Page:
By Rajan Hoole –
The 1990s: The Culture of Untruth and a Perilous Vacuum Part 3
Although Jayewardene’s style was described as patrician, his success was mainly as a juggler. Increasing disorder was the hallmark of his governance. He manipulated his ministers and balanced disorder cropping up in one place by creating disorder elsewhere. Periodic explosions were inevitable. He had no direct contact with the shock troops, but earlier he had them organised through Cyril Mathew and the JSS. Premadasa with his own shock troops was given the leeway to do his own thing, but no minister was allowed to take the upper hand. This arrangement undoubtedly got out of balance with Mathew’s departure and then the JVP insurgency. Things being as they were, as much as the people longed for it, there was absolutely no hope that Jayewardene would crack down on crime and corruption.
It fell to Ranjan Wijeratne, confident after his suppression of the JVP, but a novice to the ground rules of realpolitik under the UNP, to try his hand. The activities of his BSO (Bureau of Special Operations) could not help treading the toes of Colombo’s great and the good. After Wijeratne’s death, the BSO was harassed and eventually wound up and its head Udugampola had to go underground. The following is from Udugampola’s statement released from underground on 4th April 1992 which first appeared in the Attha and then in other papers (e.g. Island 6th April 1992):
“The attack on the BSO was not from human rights activists but from highly placed corrupt persons within the Police Force itself. When the BSO raided the Flamingo Club a long list of kick-backs to high police officers and other powerful or influential persons was discovered there. When Joe Sim’s establishments were raided there was incriminating evidence found there too. The late Mr. Ranjan Wijeratne was aware of all this and took his steps against Joe Sim after confidently showing the strength of his hand by making a public announcement in Parliament itself. It was unfortunate that Mr. Wijeratne was killed soon after this when he was working on other matters too which were unearthed by the BSO.”
In fact, the events referred to by Udugampola were very much in the news for weeks before Wijeratne’s death. Joe Sim was a 33-year-old Singapore businessman who had been in this country for 11 years. According to Dinesh Watawana (Sunday Times 10 March 91) quoting business circles, “[Sim] crowned himself as a powerful and influential man among the elite of Colombo … At the time of his sudden and unexpected deportation, Joe Sim had several high profit businesses to his credit in Sri Lanka. His Tribond Group operated Thai-Chinese restaurants… and managed four joint- venture casinos. The travel agencies he operated produced thousands of players from abroad for his casinos everyday….. With personal money and the help of an Australian consultant, Sim started a mine for blue sapphires near Kandy. He planned to open a casino in Kandy as well.”
The Press, looking for something newsworthy, started dropping broad hints about Sim’s close involvement with the powerful group comprising the bosses and godfathers of the Colombo Municipal Council (CMC), the old commercial district of which had become Premadasa’s pocket borough. Premadasa’s chief lieutenant and minister of housing, Sirisena Cooray, had earlier been mayor of Colombo (Cooray succeeded to the secretaryship of the UNP upon Wijeratne’s untimely demise). There were rumours in circulation about Joe Sim and other foreign casino bosses operating with forged documents obtained with high-level connivance. An event, which sensationally presented Joe Sim’s closeness to the Colombo Municipality group, was his presence at the 125th anniversary celebrations of the CMC as a VIP invitee. The chief guest was the Chinese premier Li Peng.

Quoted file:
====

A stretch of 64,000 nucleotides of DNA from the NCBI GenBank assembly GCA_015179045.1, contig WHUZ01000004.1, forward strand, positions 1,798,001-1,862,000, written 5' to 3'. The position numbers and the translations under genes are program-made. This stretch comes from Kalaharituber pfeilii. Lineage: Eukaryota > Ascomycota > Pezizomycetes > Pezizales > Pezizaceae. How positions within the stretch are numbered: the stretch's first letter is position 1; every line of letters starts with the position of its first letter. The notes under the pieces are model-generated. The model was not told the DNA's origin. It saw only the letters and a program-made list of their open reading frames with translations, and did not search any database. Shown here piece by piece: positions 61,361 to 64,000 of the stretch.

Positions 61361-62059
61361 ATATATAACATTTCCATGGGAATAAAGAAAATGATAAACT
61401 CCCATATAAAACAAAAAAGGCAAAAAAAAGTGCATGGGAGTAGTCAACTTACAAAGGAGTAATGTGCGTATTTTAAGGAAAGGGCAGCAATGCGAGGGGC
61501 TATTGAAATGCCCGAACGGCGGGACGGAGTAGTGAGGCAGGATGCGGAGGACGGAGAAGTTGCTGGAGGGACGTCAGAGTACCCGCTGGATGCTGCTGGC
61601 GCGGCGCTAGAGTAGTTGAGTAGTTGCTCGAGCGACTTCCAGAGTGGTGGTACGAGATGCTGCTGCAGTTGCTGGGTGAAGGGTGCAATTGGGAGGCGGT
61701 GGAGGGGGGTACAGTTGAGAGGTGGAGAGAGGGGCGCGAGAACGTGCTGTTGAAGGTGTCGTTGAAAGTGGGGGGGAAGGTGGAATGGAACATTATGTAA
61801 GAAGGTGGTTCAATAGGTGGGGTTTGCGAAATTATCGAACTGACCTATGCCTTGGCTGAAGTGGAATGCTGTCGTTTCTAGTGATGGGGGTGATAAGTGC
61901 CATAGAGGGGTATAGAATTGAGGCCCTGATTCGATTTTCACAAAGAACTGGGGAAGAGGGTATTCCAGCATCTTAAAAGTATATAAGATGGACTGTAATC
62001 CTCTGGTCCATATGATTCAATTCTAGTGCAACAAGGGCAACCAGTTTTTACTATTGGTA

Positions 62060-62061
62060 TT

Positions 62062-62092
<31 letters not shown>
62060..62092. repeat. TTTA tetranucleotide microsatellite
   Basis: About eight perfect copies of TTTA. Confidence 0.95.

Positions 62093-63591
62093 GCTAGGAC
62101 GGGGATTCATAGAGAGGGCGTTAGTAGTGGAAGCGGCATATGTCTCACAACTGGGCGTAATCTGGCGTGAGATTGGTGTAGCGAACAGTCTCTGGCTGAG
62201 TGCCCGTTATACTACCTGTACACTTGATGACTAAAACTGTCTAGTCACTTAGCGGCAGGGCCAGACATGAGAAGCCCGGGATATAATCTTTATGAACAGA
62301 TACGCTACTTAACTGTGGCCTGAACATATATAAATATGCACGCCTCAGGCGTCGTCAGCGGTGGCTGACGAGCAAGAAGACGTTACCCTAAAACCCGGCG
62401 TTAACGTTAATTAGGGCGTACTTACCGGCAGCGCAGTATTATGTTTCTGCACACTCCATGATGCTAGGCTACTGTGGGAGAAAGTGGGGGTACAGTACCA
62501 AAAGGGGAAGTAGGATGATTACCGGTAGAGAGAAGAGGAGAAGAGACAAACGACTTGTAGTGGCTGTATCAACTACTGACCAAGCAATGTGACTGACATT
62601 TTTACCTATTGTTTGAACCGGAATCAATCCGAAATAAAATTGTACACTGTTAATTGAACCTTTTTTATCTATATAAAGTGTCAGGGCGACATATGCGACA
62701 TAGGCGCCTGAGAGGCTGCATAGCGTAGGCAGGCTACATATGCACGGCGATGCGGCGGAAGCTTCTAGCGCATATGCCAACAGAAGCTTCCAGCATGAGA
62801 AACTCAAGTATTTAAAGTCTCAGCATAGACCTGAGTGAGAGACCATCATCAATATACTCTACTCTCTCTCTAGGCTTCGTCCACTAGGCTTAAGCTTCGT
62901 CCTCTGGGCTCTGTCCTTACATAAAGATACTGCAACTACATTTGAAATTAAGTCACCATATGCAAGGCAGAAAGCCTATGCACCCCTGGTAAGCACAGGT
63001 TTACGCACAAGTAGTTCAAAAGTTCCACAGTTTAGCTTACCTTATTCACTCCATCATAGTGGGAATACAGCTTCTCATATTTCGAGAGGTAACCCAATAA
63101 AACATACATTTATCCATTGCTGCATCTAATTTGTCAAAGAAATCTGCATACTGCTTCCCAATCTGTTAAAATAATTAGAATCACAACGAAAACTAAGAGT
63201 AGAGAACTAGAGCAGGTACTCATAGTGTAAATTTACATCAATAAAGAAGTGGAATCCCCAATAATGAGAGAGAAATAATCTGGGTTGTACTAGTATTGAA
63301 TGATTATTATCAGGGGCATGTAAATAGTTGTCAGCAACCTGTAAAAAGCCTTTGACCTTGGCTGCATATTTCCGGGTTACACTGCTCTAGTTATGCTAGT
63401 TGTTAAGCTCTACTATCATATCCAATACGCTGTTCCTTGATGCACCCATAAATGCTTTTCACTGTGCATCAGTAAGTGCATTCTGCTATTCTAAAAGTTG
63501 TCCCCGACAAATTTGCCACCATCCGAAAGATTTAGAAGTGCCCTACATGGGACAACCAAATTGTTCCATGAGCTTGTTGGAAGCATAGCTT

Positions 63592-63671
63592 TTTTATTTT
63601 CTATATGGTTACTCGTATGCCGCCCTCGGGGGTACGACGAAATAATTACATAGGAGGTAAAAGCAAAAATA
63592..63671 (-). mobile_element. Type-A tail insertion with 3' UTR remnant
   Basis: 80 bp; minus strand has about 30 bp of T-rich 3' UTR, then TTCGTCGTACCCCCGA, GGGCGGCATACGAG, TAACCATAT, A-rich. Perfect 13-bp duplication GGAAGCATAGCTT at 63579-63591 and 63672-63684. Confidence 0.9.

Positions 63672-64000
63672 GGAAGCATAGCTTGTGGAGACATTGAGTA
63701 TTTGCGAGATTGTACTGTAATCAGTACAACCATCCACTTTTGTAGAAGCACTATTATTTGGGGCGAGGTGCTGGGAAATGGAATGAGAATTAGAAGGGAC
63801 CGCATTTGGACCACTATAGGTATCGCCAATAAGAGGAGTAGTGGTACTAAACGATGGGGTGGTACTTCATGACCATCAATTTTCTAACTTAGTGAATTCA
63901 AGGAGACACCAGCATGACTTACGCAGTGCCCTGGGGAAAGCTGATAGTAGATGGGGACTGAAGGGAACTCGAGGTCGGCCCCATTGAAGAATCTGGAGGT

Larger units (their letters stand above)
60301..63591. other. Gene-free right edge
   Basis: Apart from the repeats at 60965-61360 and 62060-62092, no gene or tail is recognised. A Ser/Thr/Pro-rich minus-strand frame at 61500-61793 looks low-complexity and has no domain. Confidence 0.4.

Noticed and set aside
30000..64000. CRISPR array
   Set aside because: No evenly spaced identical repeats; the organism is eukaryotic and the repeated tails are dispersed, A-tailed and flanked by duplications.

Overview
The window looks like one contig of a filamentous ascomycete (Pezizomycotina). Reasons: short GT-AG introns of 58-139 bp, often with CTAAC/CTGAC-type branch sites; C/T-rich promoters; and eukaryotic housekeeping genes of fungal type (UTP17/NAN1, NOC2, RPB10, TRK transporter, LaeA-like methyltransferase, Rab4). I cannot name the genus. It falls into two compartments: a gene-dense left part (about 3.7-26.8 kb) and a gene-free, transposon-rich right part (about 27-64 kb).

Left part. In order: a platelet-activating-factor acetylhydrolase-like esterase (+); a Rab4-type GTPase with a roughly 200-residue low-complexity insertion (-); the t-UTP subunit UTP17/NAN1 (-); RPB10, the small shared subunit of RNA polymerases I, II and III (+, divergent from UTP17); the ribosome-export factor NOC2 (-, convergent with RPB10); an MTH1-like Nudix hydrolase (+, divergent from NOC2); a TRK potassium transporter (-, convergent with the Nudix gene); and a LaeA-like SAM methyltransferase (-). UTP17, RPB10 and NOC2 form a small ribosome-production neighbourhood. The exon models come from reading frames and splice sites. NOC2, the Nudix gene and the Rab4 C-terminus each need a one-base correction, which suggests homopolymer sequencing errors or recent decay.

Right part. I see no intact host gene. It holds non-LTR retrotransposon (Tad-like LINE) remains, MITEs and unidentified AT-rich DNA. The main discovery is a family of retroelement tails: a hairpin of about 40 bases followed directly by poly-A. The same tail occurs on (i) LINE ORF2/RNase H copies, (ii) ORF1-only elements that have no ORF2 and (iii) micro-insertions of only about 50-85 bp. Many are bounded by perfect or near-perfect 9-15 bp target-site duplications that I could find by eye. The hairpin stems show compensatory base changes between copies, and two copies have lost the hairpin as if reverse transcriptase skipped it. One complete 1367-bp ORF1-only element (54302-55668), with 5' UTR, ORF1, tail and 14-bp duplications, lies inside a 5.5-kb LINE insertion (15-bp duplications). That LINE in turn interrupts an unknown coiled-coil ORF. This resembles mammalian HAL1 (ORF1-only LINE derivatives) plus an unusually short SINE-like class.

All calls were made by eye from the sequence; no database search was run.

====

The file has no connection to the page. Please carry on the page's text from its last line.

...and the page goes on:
Watawana’s article further says, “[Sim’s] list of invitees for a new year’s eve party last year at the Hilton Hotel included several top politicians and security brass, police say.” The principal reason for his sudden deportation by the CID is said to have resulted from his having become a liability and embarrassment to the Government. We reliably learn that the Police who searched Joe Sim’s house, found a photograph of one of the country’s top-most ladies posing with Sim’s family.
The anger against the BSO in leading circles could be gauged from an unprecedented incident, which occurred on 13th July 1991. Three BSO officers, Munidasa, Anthony and Kalupahana, went to the Harbour area to inquire into a case of smuggling. They were arrested by the Colombo North Police and detained under Emergency Regulations for six days without being given the reason for their arrest. The incident surfaced in a Fundamental Rights petition filed in the Supreme Court on 13th August. The affair was clearly orchestrated from higher up. The respondents cited included A.E. Sharvanandan, SP, Colombo North and A.S. Seneviratne, DIG (Metropolitan). The area is one where the CMC group has zealously protected its interests. An instance of this is the disappearance of Ananda (Kochchikade) Sunil, an SLFP organiser in the area, at the height of the July 1983 violence. Sharvanandan, then an IP, was named by the wife as one of abductors of Sunil (Sect. 19.5).